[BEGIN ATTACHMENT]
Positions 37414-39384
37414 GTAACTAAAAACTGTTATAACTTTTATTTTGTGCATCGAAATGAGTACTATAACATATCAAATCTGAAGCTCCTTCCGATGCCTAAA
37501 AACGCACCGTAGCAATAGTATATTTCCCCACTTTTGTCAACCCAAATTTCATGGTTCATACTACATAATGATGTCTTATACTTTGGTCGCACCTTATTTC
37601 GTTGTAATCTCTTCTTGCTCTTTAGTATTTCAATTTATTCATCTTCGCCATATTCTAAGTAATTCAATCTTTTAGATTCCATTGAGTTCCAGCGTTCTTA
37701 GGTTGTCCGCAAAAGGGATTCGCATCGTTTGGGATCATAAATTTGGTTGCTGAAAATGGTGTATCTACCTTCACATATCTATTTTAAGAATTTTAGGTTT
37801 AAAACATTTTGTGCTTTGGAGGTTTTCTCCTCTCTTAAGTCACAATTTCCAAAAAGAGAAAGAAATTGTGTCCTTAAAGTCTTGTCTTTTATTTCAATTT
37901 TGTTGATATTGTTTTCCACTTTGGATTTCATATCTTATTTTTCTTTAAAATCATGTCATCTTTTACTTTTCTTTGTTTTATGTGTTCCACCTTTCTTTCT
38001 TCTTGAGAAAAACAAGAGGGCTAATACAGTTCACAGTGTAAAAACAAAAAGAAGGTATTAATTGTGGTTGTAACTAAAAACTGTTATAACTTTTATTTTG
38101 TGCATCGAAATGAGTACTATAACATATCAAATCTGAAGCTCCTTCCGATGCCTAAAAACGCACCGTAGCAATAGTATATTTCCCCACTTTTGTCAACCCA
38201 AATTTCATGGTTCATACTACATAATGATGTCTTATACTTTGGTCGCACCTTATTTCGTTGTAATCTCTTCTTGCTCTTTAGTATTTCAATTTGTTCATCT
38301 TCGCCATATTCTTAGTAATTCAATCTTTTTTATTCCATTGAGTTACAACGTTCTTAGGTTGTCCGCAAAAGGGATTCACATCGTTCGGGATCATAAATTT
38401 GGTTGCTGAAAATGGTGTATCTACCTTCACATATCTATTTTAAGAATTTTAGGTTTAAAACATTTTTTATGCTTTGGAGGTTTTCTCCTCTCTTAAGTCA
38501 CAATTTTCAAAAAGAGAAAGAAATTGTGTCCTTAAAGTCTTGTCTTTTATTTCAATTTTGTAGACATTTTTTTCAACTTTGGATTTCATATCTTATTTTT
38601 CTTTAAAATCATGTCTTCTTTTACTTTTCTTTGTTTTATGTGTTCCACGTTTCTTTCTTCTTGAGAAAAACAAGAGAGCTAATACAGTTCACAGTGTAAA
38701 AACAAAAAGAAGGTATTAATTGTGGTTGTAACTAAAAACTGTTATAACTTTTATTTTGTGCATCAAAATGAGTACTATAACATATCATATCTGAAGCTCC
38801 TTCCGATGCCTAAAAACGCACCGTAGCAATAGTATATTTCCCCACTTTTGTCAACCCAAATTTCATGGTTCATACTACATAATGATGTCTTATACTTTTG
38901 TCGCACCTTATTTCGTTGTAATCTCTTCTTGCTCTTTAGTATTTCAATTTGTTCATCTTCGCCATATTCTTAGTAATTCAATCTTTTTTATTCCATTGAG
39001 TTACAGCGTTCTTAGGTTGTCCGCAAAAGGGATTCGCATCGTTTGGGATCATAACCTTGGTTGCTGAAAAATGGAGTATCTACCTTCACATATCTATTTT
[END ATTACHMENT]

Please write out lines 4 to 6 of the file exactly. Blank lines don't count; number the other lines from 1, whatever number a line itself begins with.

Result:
37601 GTTGTAATCTCTTCTTGCTCTTTAGTATTTCAATTTATTCATCTTCGCCATATTCTAAGTAATTCAATCTTTTAGATTCCATTGAGTTCCAGCGTTCTTA
37701 GGTTGTCCGCAAAAGGGATTCGCATCGTTTGGGATCATAAATTTGGTTGCTGAAAATGGTGTATCTACCTTCACATATCTATTTTAAGAATTTTAGGTTT
37801 AAAACATTTTGTGCTTTGGAGGTTTTCTCCTCTCTTAAGTCACAATTTCCAAAAAGAGAAAGAAATTGTGTCCTTAAAGTCTTGTCTTTTATTTCAATTT